Of the almost infinite uses of Hypnosis a very interesting one is during investigations, the so called Forensic Hypnosis also known as Investigative Hypnosis. There are many myths about it but in reality, at least as I see it, is a very simple technique. Problems arise when the Hypnotherapist make it complicated.
The Ego of the Hypnotherapist must always be kept under control at all times, unless we are talking about a Stage Hypnotist. The goal of Hypnosis is to get a definite outcome or to provide a benefit to the client and not to show to the world how great the Hypnotherapist is. This is especially true with Forensic Hypnosis when the part of the Hypnotherapist must be kept at the bare minimum to avoid influencing the subject and invalidating his testimony. What is important is what the subject has seen or heard and definitely not to be cool.
Forensic Hypnosis Flaw 1
The subject hasn’t “registered” important facts and as good as the Hypnotherapist can be proofs cannot come out of nowhere. Our Mind is thought to register everything that happens to us and to store it forever. Sometimes this is true, sometimes it is not as some events leave a trace as deep as a line in the dust thrown away by the lightest wind. This is especially true if the subject is completely unaware of what’s going on. If there is no relevant information then nothing useful can come out from the Investigative Hypnosis session.
Forensic Hypnosis Flaw 2
The Hypnotherapist lets his Ego to enter the ring and puts, intentionally or not, into the mouth of the subject the information he wants to hear. This happened plenty of times in the past from Psychologists investigating children’s abuses which were in reality later discovered to be false memories created by the children to “please” the interviewer. When in a very receptive state, like being in a trance, the smallest information given to a subject knowing what is being searched can lead to the creation of stories aimed at pleasing the interviewer whether it’s a conscious decision or not.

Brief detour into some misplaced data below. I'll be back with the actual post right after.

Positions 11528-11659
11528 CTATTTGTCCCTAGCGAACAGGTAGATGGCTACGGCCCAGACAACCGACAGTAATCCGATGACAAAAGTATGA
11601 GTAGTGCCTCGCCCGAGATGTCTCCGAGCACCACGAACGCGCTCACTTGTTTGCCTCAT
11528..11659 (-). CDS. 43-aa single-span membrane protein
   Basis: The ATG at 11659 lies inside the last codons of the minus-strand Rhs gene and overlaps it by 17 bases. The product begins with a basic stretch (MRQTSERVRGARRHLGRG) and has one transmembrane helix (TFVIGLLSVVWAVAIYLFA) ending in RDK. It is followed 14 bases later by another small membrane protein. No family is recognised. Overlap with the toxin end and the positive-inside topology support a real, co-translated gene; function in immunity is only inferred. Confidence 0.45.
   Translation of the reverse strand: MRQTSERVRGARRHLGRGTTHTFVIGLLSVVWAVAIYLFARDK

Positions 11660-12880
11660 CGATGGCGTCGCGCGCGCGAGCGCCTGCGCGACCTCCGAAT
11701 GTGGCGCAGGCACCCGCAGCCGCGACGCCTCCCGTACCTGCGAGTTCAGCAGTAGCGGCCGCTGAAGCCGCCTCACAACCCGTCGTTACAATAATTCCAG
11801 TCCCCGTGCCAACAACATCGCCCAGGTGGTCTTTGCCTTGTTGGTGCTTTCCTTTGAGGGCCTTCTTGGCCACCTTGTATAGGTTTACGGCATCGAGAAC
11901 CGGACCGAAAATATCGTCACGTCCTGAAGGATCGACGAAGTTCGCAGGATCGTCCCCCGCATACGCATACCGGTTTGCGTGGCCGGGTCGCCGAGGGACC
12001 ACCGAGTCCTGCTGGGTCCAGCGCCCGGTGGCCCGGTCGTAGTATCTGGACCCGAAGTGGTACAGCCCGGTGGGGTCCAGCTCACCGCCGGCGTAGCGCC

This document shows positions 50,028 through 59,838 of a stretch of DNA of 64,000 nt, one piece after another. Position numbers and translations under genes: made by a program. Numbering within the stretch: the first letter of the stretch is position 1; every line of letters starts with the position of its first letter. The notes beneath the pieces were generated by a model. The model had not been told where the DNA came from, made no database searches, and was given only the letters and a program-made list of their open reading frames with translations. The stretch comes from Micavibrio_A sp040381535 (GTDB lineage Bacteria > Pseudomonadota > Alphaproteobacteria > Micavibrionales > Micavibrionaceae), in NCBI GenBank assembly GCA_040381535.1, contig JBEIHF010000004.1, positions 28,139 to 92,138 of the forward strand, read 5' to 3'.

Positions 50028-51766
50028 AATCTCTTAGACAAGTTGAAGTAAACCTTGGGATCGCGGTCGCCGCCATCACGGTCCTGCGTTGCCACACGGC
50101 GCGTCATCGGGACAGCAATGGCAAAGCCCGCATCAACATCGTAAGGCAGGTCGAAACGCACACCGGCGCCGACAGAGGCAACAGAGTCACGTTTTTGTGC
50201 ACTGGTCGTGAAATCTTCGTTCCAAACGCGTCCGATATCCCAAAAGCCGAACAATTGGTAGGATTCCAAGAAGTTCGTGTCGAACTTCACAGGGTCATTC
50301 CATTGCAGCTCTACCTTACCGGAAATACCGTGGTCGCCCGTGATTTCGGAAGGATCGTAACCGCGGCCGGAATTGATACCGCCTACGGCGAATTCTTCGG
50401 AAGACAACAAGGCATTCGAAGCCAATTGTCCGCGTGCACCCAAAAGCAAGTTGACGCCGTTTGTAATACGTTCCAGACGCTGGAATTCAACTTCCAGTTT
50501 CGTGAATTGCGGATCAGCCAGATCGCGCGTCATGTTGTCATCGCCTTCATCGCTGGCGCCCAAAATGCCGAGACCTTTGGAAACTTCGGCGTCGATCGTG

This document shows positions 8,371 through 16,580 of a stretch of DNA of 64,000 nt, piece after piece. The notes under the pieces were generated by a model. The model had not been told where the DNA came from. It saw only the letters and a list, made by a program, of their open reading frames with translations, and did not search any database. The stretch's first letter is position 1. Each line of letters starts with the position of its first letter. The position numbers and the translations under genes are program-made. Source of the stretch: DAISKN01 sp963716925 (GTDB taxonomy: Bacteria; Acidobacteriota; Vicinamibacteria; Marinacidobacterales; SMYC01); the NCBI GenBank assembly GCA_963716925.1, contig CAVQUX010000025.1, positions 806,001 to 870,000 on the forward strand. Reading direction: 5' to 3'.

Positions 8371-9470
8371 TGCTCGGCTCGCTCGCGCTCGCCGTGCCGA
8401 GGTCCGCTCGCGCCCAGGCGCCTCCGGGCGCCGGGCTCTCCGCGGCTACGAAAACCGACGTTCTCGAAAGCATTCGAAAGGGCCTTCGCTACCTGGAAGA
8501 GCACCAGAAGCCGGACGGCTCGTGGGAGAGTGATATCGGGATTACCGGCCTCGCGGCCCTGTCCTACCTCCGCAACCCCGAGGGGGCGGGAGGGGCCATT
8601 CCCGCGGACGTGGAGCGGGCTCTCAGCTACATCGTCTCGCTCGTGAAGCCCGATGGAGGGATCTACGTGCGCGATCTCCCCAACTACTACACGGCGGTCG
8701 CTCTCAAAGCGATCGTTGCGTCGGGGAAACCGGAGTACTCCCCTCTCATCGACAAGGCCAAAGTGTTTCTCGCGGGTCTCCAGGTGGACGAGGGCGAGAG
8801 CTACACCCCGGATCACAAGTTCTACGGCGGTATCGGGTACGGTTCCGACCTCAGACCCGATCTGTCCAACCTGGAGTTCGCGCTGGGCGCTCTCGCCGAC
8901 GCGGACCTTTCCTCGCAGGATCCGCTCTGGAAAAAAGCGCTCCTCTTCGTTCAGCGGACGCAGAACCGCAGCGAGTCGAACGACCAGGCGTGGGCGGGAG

Being able to participate in investigations and help Justice is great but the Ego must be kept strictly controlled otherwise even if the information received during an Investigative hypnosis session are correct they can be later invalidated if the words have been put into the subject’s mouth. The Hypnotherapist must not bait the subject nor influence his thoughts or words in any way. Forensic Hypnosis is definitely the case when the Hypnotist must be as invisible as possible and the only things that matter are proofs. Who was able to get them comes definitely later.
How Forensic Hypnosis Works
There are many courses and books around teaching how to perform Investigative Hypnosis and as always happens some are good and some are not. The goal of Forensic Hypnosis is to have the subject to remember as well as possible a specific moment in his or her life with all possible details coming from all five senses. To do this the Hypnotherapist has to relax the subject, get him back in time to the relevant event and ask him what he sees, hears, smells, etc. Nothing else. Actually the therapist has to listen to what the subject says and never the contrary as hard as it can be for the Ego. At least if what is to be found are relevant proofs useful during an investigation and not showing to the world how cool the Hypnotherapist is.
Sometimes there is nothing to be found because the subject hasn’t really registered something useful, many times Forensic Hypnosis founds hints and proofs. But after the Induction and having had the subject to go back in time the only things the Hypnotherapist must say are: “Tell me what you see”, “Tell me what you hear”, “What happened next”, “What you saw after that”, etc.
No influences, no baits, nothing; just questions keeping the subject on track and listening to answers. Investigation and Deduction are Detective’s work, the Hypnotherapist has only to help the subject to come out with information hopefully useful. Clearly the therapist part is fundamental to get proofs and no one would deny that but the practical part must be kept to the bare minimum; that’s what makes a great Forensic Hypnotherapist: Listening and not really Talking.
It’s neither a demonstration of ability nor a stage show.
What do you think of Forensic Hypnosis? Have you already heard about it? What’s your opinion?